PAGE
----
When Maya Angelou said, “If you don’t know where you’ve come from, you don’t know where you’re going,” she wasn’t talking about NFL teams. Then again, she wasn’t not talking about them. To figure out where the Green Bay Packers need to go, they must first decide what they’ve been — where they’re strong and where they’re weak. Setting a plan to fix those and stacking the order of priority, requires understanding not only the degree to what a need exists, but the value of potentially fixing it. Such a task requires a stance on positional value. Adding a B+ player at one position is not the same as adding a B+ player at another.
In order to assess the quality of the roster or to stack a draft board, positional value must be understood. A team’s hole at receiver looms larger than a team’s hole at linebacker, even if they have comparable backups capable of playing. At least that’s conventional wisdom.
The premium positions are quarterback, edge rusher (though now we could say the broader “pass rusher” to include interior players), offensive tackle, receiver, and cornerback. They’re players worth high first-round selections, prioritized by teams because of their impact on the game relative to other positions.
Left off that list: guards, interior defenders (or run-defending edge players), centers, running backs, tight ends, and safeties. But is that right? Conventional wisdom lurches forward, always chasing behind the reality it is meant to represent.
To find out, I took an average of the top 30 players at each position over the last three seasons based on Sports Info Solutions “Total Points” metric. For a more in-depth explanation of what that means, you can find it here, but the high-level view is relatively straightforward. Based on individual impact on a given play, Total Points uses historical win probability and EPA data to decide how much credit each player gets for a specific play. In other words, a nine-yard pass on 1st-and-10 has some value. Total Points attempts to measure which plays had impact on that play and how much, to quantify the value of a player on a given play.
Think of it as a Pro Football Focus grade, but with tangible value attached. A quarterback who makes a perfect throw to a receiver still gets credit for the throw if it’s dropped even though the play doesn’t count. This works even for players who don’t accumulate traditional statistics. SIS tracks factors like blown blocks for offensive linemen and pressures for defensive players.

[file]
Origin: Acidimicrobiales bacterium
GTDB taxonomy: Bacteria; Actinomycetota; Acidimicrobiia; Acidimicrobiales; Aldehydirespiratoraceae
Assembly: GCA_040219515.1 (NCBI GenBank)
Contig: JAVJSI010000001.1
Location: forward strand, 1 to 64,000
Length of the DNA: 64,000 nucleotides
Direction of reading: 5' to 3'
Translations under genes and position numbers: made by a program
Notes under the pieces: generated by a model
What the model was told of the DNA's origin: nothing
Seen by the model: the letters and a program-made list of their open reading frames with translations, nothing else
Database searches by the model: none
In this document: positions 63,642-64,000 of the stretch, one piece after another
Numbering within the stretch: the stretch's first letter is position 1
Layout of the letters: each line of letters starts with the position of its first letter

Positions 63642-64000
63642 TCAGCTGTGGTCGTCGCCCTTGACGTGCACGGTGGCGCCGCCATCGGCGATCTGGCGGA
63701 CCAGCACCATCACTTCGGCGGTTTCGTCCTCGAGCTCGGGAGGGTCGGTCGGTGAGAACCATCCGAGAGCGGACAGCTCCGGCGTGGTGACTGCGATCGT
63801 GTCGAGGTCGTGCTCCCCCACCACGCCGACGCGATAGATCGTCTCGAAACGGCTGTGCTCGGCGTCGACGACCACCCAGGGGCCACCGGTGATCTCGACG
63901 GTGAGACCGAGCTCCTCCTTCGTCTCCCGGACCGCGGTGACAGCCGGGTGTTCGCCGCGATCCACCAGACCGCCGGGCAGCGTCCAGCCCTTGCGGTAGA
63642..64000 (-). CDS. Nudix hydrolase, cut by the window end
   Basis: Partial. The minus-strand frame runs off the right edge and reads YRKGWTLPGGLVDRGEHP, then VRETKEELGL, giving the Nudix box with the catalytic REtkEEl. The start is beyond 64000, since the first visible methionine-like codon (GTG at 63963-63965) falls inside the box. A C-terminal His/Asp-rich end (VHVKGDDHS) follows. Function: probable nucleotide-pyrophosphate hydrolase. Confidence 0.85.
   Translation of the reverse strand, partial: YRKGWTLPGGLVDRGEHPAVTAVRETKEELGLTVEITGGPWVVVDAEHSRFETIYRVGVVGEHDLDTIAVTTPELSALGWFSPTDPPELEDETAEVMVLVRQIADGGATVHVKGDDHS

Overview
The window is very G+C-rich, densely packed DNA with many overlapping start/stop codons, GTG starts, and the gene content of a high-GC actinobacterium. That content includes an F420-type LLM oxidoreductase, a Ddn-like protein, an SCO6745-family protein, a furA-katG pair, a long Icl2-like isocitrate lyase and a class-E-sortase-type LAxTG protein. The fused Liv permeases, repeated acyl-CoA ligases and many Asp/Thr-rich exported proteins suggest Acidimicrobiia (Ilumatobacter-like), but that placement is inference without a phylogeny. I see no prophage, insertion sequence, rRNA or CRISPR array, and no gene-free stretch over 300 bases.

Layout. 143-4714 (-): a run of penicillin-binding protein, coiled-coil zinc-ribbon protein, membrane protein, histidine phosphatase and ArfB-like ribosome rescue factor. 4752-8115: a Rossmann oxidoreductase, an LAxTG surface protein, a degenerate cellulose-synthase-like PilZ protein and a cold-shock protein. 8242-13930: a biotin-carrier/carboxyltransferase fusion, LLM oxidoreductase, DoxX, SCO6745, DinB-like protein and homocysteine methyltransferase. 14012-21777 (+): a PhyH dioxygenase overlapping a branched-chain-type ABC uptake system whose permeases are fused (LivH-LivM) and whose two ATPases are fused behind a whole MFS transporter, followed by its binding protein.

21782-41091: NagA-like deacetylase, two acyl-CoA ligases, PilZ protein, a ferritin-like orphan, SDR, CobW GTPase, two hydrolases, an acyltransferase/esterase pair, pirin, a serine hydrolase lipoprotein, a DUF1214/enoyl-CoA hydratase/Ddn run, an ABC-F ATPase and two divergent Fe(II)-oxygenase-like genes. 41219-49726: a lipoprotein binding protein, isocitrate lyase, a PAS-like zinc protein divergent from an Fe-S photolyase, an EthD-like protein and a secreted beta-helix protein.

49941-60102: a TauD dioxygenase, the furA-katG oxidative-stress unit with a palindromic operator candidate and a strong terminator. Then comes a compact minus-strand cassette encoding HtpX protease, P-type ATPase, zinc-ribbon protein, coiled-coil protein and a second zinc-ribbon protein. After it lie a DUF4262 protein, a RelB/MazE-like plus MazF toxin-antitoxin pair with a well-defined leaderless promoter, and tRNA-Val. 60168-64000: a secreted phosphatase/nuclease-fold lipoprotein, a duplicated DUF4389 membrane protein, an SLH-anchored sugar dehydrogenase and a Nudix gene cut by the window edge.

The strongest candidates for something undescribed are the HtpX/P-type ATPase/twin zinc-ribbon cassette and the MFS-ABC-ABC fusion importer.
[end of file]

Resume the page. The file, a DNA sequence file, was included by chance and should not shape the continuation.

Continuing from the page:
They’re not in the box score, but they matter. And their goal is to measure just how much they matter. From there, we can look at how much each position tends to impact the game, who offers the most vs. the least.
The results are surprisingly unsurprising. In terms of average value created, here is how the positions ranked over a three-year average:
- QB — 75 Points Earned
- EDGE — 41.9 Points Saved
- LB — 40.46 Points Saved
- CB — 39.84 Points Saved
- WR — 35.88 Points Earned
- S — 34.81 Points Saved
- OT — 31.18 Points Earned
- G — 28.52 Points Earned
- TE — 27.9 Points Earned
- DL — 26.76 Points Saved
- C — 23.8 Points Earned
- RB — 21.25 Points Earned
If we include only the best players at the position, the only place we see change would be to swap running backs and centers. In other words, outliers at the top don’t make significant impact on how we think about these positions.
That tells teams not to chase aberrations like Aaron Donald by drafting interior defensive linemen early. To wit, the second-best defensive linemen in 2019 in value would have been 23rd among edge defenders. A team like Green Bay, who may be looking to bolster the defensive front, likely won’t find an impact interior defender at all, which makes using valuable draft capital on one a fool’s errand. They’re almost certainly not going to impact the game like Donald, and if that’s true, they’re far less valuable that premium position players who could be drafted with those picks.
Speaking of premium positions, four of the five stand at the top, with only offensive tackle out of the mix. One potential explanation for that stems from the inherent flaw in the grading process. That’s not a shot at SIS, but measuring blown blocks or pass block win rate only evaluates outcomes, not process. That is, in part, a flaw of the metric itself: it only tells what happened, not how it happened.